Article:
Translations allow you to customise messages on your webstore so that you can make it relevant to your players. If most of your players don't speak English then it may be difficult for them to navigate around your webstore therefore we'd recommend creating custom translations to make it easier for them. Alternatively, you may want to alter some of the messages on your webstore - this can also be done using translations. 

How Translations Work

Translations are read from what's known as a translation file which contains a JSON object. Within the JSON object is a translations object which contains key value pairs where the key is the English message/string that you'd like to translate and the value is the translated string. The JSON object also contains a meta object which includes a locale property, a pluralrule property, and a name property. An example translation file is shown below.

{
  "meta": {
    "locale": "fr_FR",
    "pluralrule": "plural=(n > 1)",
    "name": "French"
  },
  "translations": {
    "Welcome": "Salut"
  }
}

Meta objects

  1. locale - The base locale that you want to override. In this example it is set to fr_FR as we want our webstore to be in French as well as using our custom translations further down.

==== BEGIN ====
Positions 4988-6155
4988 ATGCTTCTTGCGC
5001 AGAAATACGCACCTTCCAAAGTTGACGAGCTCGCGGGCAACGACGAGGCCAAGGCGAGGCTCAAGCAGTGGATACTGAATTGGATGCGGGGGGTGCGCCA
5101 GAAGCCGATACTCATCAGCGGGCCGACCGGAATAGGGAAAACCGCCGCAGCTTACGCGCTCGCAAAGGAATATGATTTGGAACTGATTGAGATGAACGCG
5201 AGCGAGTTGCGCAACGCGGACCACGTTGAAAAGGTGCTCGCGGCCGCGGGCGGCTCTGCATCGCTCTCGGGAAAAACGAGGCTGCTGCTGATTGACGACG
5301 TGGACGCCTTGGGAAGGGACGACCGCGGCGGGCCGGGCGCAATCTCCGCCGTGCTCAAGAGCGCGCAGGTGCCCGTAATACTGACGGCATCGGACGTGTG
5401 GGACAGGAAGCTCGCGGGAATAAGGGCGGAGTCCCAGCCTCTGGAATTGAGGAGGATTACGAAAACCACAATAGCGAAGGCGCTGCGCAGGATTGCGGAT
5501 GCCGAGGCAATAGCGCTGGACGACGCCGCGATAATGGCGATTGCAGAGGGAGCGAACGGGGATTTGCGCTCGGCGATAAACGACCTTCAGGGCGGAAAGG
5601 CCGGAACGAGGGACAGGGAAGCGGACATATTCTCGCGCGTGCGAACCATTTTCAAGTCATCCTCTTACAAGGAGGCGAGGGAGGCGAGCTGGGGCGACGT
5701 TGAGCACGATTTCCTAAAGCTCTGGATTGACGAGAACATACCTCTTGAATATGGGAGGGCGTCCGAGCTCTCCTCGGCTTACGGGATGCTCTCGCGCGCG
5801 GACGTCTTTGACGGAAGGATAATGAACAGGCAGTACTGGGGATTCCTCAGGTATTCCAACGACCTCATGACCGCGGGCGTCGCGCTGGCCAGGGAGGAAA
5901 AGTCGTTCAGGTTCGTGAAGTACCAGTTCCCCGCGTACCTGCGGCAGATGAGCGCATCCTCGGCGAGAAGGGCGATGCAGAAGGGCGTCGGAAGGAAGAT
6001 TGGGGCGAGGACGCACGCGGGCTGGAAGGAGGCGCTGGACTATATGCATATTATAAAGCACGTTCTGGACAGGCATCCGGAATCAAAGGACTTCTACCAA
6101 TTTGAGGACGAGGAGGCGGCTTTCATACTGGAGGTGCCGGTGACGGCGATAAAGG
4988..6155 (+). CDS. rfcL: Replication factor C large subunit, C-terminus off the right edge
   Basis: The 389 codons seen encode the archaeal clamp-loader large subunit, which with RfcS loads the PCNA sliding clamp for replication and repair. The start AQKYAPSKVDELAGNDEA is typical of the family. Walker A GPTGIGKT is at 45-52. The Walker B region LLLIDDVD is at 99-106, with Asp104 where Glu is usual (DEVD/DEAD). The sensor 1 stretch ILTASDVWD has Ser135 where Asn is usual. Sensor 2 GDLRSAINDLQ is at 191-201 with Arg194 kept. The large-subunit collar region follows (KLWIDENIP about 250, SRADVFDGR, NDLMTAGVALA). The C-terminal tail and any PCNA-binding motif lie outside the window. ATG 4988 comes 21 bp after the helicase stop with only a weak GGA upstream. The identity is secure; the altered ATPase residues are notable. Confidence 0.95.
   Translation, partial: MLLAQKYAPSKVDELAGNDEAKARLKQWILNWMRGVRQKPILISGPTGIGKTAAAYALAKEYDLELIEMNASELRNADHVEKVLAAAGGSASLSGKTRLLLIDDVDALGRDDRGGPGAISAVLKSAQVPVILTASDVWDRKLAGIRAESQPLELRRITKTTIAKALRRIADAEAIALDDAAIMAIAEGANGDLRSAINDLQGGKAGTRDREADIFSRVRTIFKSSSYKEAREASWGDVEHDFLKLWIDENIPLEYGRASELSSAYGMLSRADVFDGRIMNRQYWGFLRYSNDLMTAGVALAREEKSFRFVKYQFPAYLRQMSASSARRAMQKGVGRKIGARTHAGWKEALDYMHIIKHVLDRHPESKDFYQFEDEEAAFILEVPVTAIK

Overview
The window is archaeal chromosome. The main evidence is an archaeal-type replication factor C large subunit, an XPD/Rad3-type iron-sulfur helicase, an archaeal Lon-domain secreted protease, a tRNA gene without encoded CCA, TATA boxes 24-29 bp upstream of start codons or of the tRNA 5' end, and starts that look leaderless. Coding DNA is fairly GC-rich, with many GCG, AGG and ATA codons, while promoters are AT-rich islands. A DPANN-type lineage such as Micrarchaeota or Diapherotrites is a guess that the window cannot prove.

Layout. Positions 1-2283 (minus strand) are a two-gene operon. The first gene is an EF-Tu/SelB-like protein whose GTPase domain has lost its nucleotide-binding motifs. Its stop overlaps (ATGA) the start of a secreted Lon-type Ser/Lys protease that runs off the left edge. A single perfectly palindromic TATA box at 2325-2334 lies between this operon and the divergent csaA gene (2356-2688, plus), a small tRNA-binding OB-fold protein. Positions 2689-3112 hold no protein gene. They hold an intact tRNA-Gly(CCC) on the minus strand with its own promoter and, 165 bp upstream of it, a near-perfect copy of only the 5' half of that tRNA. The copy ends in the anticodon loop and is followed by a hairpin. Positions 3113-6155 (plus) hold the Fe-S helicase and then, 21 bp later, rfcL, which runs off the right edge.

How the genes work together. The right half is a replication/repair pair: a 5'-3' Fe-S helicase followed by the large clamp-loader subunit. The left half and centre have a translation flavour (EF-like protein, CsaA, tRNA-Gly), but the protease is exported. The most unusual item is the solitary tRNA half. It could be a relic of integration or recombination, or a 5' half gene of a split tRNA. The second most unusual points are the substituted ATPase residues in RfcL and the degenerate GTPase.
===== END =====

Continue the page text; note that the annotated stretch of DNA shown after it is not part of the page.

2. pluralrule - The plural rule describes how plurals should be handled. See the plurals section below for further information.
  3. name - The name of the translation file, this is only displayed in the control panel and is not public facing.

How are plurals handled

The pluralrule in the meta object determines how we should handle plurals. In most cases you will want to copy the pluralrule from a standard translation file. For example, if you're using the fr_FR locale then you should download the standard fr_FR translation file from the control panel and copy that plural rule. 

For a full list of plural rules please click here.

Creating a custom translation file

We recommend copying the example above into a new file for your custom translation file. This will act as a template allowing you to tweak and add necessary values. You'll most likely want to change the locale as it's currently set to French, if you'd like English then change it to en_GB or en_US accordingly. 

Once you've set the base locale you can modify the plural rule and change the translation file's name. After this, you can begin to add your custom translations by adding to the translations object. In the example below we have created a few different translations.

{
  "meta": {
    "locale": "en_GB",
    "pluralrule": "plural=(n > 1)",
    "name": "English Custom"
  },
  "translations": {
    "Welcome": "Hey",
    "Thank you for your purchase": "Thanks for supporting us",
    "Gift this package": "Gift this to a friend"
  }
}

For a list of translatable strings, you'll want to download a standard translations file, we recommend downloading the en_US one (click here).

Placeholders

In some translatable strings there will be placeholders, these are denoted by a colon before the word, for example :username. The example below shows the :username placeholder being used in a translation. 

":username has been banned from this webstore": ":username is banned"
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